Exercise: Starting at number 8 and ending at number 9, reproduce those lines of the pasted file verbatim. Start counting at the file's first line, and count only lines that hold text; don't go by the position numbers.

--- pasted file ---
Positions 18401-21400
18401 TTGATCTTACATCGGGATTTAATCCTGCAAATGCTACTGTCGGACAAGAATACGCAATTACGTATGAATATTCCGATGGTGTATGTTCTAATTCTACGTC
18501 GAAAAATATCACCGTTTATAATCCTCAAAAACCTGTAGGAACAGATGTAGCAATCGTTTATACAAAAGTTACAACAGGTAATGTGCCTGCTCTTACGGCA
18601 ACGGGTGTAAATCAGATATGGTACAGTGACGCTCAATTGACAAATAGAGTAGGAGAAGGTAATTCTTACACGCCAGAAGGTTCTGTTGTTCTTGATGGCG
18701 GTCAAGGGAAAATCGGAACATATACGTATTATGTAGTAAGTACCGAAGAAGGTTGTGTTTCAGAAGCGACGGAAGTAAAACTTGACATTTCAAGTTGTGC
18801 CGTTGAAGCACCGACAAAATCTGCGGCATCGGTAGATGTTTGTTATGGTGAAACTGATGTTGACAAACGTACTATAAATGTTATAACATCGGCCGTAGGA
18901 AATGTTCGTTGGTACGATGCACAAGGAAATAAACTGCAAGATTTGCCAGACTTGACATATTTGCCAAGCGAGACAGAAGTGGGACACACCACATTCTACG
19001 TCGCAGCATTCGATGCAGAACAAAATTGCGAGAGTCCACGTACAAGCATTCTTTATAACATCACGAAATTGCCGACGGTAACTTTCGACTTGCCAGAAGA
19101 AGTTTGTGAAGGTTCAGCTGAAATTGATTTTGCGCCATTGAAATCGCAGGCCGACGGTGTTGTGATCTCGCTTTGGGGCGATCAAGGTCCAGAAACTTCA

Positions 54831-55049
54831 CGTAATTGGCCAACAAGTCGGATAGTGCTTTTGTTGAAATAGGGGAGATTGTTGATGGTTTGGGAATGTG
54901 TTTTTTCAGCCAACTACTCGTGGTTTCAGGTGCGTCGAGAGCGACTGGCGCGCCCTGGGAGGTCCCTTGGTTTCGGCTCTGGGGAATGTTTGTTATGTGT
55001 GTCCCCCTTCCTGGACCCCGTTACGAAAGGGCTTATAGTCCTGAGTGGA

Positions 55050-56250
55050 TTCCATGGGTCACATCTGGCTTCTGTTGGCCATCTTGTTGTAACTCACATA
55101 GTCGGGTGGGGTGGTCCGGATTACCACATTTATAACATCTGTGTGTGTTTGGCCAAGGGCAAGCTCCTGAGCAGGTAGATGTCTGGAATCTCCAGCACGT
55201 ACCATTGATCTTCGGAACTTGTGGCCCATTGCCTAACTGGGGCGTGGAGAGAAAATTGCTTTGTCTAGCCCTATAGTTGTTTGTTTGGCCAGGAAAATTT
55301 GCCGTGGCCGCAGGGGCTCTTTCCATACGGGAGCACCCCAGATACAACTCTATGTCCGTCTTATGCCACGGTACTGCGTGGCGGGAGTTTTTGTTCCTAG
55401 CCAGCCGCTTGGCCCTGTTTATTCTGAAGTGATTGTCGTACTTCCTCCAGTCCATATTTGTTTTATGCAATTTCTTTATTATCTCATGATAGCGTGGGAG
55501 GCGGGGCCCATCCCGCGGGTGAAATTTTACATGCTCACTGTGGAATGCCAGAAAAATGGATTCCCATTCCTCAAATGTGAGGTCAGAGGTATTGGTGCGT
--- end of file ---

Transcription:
19001 TCGCAGCATTCGATGCAGAACAAAATTGCGAGAGTCCACGTACAAGCATTCTTTATAACATCACGAAATTGCCGACGGTAACTTTCGACTTGCCAGAAGA
19101 AGTTTGTGAAGGTTCAGCTGAAATTGATTTTGCGCCATTGAAATCGCAGGCCGACGGTGTTGTGATCTCGCTTTGGGGCGATCAAGGTCCAGAAACTTCA